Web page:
Peletiah Webster Huntington. - Having spent his entire business career in the city of Columbus, where he rose
to be one of the outstanding figures in the financial world as president of the Huntington National Bank, Peletiah
Webster Huntington was called by death on February 25, 1918, and although he had some four years previously handed
the official reins to younger hands, the announcement of his death caused widespread grief and a sense of real
loss to the community.
Mr. Huntington was born at Norwich, Connecticut, in 1837. Norwich was the home of his forebearers since 1659, when
Simon and Christopher Huntington purchased from Chief Uncas of the Homicans a tract of land nine miles square.
A sister, Miss Sarah L. Huntington, maintained a home in the ancestral location for many years. The father of Peletiáh
Webster Huntington was for fifty years secretary of the Norwich Savings Society, one of the best known banks in
New England, and Peletiah Huntington maintained the family traditions by entering the banking business when he
came to Columbus in 1853. One of his ancestors, for whom he was named, was active in continental finances in the
early days of the republic and helped to frame the United States Constitution.
In his youth before coming to Columbus Mr. Huntington saw two years of service as a sailor before the mast, during
which time he twice visited St. Petersburg, Russia. When he came to Columbus he was employed as a messenger boy
and clerk at the State Bank of Ohio, then located at High and State Streets, and later became secretary to the
board of governors of the bank.
In 1866 the firm of P. W. Huntington & Company, of which Mr. Huntington and the late David W. Deshler were
organizers, was formed to do a general banking business. In 1905 it was reorganized as the Huntington National
Bank and Mr. Huntington became its president. He resigned from that office in 1914. During his active career Mr.
Huntington also served as president of the Hayden National Bank, president of the Columbus Shawnee & Hocking
Railroad, president of the Columbus & Xenia Railroad, president of the Columbus Gas Company, president of the
Ohio Bankers Association, director of the Hocking Valley Railway, director of the Huber Company, of Marion, Ohio,
and vice president of the American Bankers Association. For a period of thirty nine years he was treasurer of Greenlawn
Cemetery Association, and for a number of years also served as president of that body. He was largely responsible
for the erection of the cemetery chapel and his gift to it was the lovely pipe organ. Mr. Huntington also endowed
the Edward S. Matton Memorial Music Alcove in the Columbus Public Library from his own private collection. In 1884
he was appointed by the governor as head of the state public relief work, which was necessitated by the devastating
floods throughout Ohio during that year.
Mr. Huntington married Jane Nashee Deshler, of Columbus. Their children were Thomas D. and Webster P. Huntington.
His second wife was Frances Sollace, whom he married in 1872. She was the daughter of Theodore and Hattie L. Sollace.
To this union three sons were born: Francis R., who died in 1928; Theodore S., who is president of the Huntington
National Bank; and B. Gwynne, who is vice president of the Huntington National Bank. Mr. Huntington's third marriage
took place in 1882 when he married Ida H. Nothnagel, the daughter of the late Henry J. Nothnagel. Two daughters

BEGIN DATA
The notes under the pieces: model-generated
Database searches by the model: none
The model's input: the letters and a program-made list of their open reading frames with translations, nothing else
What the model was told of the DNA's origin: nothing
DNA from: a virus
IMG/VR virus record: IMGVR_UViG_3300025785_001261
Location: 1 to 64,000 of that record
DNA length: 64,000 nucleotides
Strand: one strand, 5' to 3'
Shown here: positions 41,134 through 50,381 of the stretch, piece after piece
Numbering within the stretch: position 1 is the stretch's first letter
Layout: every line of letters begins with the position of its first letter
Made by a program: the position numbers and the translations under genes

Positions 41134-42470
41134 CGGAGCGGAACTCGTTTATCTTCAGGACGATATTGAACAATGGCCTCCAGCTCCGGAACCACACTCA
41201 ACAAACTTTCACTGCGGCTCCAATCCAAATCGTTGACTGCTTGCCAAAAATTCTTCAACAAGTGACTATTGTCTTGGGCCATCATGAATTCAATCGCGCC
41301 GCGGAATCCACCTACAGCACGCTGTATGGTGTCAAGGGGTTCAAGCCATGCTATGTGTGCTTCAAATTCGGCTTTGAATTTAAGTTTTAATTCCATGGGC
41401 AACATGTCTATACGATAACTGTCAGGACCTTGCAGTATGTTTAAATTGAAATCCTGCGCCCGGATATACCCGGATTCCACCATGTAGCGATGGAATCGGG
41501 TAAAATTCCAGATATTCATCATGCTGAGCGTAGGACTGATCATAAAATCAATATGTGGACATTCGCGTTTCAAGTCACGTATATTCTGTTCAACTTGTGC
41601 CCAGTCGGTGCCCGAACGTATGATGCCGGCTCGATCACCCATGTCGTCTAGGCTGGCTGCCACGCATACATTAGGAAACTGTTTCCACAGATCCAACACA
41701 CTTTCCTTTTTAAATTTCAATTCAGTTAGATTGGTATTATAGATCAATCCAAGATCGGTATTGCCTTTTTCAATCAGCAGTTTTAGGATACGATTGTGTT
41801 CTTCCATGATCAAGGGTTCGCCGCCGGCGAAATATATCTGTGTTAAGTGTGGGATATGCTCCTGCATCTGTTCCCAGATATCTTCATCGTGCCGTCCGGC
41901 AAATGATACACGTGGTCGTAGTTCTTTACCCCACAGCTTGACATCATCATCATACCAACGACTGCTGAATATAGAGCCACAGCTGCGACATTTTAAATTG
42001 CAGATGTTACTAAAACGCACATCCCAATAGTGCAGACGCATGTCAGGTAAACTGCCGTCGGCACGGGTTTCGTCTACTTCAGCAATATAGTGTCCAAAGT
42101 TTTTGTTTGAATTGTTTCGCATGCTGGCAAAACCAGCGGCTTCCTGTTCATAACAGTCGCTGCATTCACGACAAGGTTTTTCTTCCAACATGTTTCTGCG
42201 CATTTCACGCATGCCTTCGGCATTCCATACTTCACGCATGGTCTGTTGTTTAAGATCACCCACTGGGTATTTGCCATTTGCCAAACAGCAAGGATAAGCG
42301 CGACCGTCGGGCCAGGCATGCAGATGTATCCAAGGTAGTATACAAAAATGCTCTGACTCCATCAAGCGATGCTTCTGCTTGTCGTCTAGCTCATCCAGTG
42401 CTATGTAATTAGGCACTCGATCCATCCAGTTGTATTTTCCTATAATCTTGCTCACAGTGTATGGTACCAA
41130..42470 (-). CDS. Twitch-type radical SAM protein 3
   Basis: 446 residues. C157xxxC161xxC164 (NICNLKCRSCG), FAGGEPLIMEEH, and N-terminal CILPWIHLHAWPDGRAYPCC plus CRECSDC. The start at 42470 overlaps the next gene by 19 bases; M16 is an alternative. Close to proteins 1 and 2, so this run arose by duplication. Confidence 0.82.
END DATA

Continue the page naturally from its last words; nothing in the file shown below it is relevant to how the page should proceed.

born to them were: Mrs. W. H. Loving and Mrs. Elliott S. Church, both of Los Angeles, California.
Mr. Huntington was a prominent and active member of the First Presbyterian Church and for many years served as
treasurer and as a member of the Board of Trustees. He was a charter member of the Columbus Oratorio Society and
of the Columbus Club of which he served as president.
During the Civil War Mr. Huntington served as a captain of home guards, which was organized at the time of the
Morgan raid. Mr. Huntington is buried in Greenlawn Cemetery, Columbus.
Edwin Buchanan, who is president of The Ohio National Bank, is among the representative and influential citizens
of Columbus. He was born at Ripley, Ohio, October 28, 1890, the son of Thomas and Katherine Elizabeth (Bell) Buchanan.
Thomas and Katherine Elizabeth (Bell) Buchanan are natives of Ripley, Ohio. He conducted a rain, feed and coal
business at that place for a period of forty years, and has lived retired since 1925. To Mr. and Mrs. Buchanan
were born three children: Mrs. Clarence Klinker and Mrs. Albert O. White, both of whom live at Ripley, Ohio; and
Edwin, the subject of this sketch.
Edwin Buchanan obtained his early education in the public schools of Ripley and is a graduate of Ohio State University.
He began as a bank messenger in the employ of the Union National Bank, Columbus, in 1911; became assistant manager
examiner of the Columbus Clearing House from 1912 until 1917; served as manager examiner of the Columbus Clearing
House from 1917 until 1919; became cashier of the Ohio National Bank in 1919, and two years later was elected vice
president, in which capacity he served until 1929. In that year he was elected president of The Ohio National Bank.
On April 9, 1914, Mr. Buchanan married Miss Marietta McClure, of Columbus, the daughter of Dr. J. A. and Ina (Donaldson)
McClure, natives of Pennsylvania. Doctor and Mrs. McClure live in Columbus. Mr. and Mrs. Buchanan have a son, Thomas
Edwin, born February 12, 1915. He attends Columbus Academy.
Mr. Buchanan is identified with the Neil Avenue United Presbyterian Church. He is a Republican in politics and
holds membership in the Columbus Athletic Club„ Scioto Country Club, Columbus Club, Young Business Men's Club and
the Columbus Auto Club.
History of Franklin County, Ohio
Historical Publishing Company
Topeka - Indianapolis 1930
Franklin County, OH
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